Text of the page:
Check the rules and practices for your own university. If you can't find an explicit answer, get in touch with your academic support team or whoever is closest; but unless your work is going to go through plagiarism software (e.g. Turnitin) I shouldn't worry too much about a complete rewrite. You might want to make sure that the person correcting your work is aware that you are retaking the module -- corral them after a lecture if you can, it's usually best.

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I sat on a disciplinary board for a student who was in this exact situation a while ago. The student ended up being subject to disciplinary action; the fact that the plagiarized material was their own did not make a difference.

Of course this is also going to be up to the teacher reporting it, and the school's judicial board to decide to uphold or overturn the decision.

Better safe than sorry, ask the professor first, and get an answer IN WRITING.

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My university's guidelines actually describe self-plagiarism, here. I think the point would be to go through the whole thinking process of your assignment again and most likely you will come up with a different answer. Sure, it would be fine if it is not completely different but the point would be to not copy it, but rather understand it fully.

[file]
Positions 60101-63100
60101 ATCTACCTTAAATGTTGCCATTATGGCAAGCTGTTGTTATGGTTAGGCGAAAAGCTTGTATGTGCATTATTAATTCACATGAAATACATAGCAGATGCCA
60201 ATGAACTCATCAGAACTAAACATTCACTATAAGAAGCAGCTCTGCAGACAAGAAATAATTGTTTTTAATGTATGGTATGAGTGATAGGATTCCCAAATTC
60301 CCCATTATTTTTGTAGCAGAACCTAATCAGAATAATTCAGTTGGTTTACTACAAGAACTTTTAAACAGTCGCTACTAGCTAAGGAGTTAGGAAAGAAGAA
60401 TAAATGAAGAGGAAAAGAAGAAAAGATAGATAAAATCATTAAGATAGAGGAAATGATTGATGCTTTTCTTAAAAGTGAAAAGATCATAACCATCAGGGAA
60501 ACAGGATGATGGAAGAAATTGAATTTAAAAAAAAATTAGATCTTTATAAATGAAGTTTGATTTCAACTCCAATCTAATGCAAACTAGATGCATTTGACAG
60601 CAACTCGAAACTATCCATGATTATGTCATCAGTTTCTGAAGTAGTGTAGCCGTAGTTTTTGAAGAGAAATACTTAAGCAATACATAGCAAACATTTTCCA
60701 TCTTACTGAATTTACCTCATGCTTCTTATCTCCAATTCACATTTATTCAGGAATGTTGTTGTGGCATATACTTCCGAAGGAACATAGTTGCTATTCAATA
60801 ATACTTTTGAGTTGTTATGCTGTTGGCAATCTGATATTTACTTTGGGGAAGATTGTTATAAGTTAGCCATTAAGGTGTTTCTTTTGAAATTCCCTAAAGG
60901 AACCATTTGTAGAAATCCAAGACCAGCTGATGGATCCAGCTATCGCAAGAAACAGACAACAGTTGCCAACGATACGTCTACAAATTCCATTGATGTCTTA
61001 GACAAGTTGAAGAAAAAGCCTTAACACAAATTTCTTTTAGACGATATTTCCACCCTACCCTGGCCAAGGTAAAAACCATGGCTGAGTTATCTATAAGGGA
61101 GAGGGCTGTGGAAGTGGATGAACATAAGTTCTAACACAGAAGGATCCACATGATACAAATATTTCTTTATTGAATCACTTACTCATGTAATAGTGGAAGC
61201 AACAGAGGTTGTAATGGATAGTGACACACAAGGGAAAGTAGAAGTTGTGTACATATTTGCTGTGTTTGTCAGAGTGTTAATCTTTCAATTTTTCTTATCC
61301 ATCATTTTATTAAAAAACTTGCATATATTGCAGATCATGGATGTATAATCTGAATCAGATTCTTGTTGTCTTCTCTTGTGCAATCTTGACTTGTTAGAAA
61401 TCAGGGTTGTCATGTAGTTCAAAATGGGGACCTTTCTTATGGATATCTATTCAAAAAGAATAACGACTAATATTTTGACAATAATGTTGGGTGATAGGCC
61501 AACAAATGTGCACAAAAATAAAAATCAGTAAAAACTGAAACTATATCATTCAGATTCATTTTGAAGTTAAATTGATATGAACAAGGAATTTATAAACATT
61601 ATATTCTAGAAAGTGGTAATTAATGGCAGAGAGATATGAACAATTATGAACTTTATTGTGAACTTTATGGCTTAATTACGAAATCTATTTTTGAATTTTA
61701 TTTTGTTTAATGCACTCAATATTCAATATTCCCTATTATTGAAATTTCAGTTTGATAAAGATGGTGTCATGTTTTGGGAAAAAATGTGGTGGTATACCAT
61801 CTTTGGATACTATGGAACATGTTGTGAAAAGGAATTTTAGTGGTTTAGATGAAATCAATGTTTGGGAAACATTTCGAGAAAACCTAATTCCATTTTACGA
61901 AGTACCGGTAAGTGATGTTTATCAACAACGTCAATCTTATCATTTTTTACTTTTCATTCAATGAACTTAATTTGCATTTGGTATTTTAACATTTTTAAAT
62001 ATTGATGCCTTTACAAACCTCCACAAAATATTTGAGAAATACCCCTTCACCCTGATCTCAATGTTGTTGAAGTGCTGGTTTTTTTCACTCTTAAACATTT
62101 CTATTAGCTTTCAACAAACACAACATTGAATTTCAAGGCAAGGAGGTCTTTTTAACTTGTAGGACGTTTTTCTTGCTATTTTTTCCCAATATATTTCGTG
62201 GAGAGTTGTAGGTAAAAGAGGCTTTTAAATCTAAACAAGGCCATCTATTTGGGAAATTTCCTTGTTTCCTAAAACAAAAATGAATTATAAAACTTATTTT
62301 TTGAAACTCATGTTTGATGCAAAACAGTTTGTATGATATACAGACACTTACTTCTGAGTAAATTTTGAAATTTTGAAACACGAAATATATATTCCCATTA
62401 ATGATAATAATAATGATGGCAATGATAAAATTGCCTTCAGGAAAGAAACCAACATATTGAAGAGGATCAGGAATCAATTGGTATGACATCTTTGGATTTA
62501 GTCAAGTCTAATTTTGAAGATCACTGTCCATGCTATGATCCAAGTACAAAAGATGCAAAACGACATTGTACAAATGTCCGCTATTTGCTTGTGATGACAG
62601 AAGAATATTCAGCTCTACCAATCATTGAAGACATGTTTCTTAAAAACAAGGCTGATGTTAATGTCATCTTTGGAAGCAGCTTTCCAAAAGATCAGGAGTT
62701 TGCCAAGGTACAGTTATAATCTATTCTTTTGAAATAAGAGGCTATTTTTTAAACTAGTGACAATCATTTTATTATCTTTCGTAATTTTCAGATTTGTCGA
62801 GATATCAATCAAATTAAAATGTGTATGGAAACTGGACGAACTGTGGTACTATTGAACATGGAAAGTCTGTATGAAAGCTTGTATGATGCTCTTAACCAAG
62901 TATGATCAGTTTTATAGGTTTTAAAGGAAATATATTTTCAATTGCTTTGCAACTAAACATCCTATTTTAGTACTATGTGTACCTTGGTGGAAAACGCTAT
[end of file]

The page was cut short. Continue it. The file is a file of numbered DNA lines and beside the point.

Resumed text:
• can you (if you are confortable revealing what is your university) link those guidelines? – Mindwin Jan 16 '15 at 12:13
  • It actually took me a while to find those guidelines again but I hope the link above would suffice! (page 3). – yldm Jan 16 '15 at 17:26
  • The more references we get, the better. Putting up a real (real in the sense that it is really an university website) link means a lot in the credibility of the answer. – Mindwin Jan 16 '15 at 20:21
  • I understand, no problem! – yldm Jan 16 '15 at 20:23
  • Just to finish the thread, you need to balance the advantage of posting credible links with the risk of exposing part of your real world identity if someone attempts a social engineering attack on your online persona (for example, I can now link your SE profile to that university). – Mindwin Jan 16 '15 at 20:25